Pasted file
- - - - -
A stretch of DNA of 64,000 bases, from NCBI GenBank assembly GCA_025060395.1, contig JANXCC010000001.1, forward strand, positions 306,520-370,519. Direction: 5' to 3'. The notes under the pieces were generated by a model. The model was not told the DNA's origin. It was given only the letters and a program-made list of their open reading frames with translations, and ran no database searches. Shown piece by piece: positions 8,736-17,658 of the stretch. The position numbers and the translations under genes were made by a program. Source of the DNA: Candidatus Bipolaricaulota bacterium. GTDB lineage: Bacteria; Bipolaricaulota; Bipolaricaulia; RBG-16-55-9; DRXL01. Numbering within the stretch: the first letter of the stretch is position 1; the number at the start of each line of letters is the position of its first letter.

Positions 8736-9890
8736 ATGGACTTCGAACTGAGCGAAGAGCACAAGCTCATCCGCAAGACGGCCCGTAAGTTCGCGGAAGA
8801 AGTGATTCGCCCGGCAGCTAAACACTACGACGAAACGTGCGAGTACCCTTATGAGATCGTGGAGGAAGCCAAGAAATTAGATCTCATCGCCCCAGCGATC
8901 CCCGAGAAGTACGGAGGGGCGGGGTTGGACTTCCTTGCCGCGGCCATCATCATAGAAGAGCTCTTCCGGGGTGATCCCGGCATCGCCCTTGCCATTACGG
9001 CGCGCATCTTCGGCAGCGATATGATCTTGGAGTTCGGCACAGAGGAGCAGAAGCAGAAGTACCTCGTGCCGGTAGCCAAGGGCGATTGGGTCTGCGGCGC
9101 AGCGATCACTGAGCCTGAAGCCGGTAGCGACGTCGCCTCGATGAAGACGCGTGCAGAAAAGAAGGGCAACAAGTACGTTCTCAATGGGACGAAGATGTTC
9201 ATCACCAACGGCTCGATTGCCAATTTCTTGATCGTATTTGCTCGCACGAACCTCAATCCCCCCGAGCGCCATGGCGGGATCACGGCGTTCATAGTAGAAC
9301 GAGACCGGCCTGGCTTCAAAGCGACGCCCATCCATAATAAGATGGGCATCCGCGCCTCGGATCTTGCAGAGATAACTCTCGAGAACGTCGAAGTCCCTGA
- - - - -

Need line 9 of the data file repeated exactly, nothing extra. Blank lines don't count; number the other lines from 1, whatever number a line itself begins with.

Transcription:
9301 GAGACCGGCCTGGCTTCAAAGCGACGCCCATCCATAATAAGATGGGCATCCGCGCCTCGGATCTTGCAGAGATAACTCTCGAGAACGTCGAAGTCCCTGA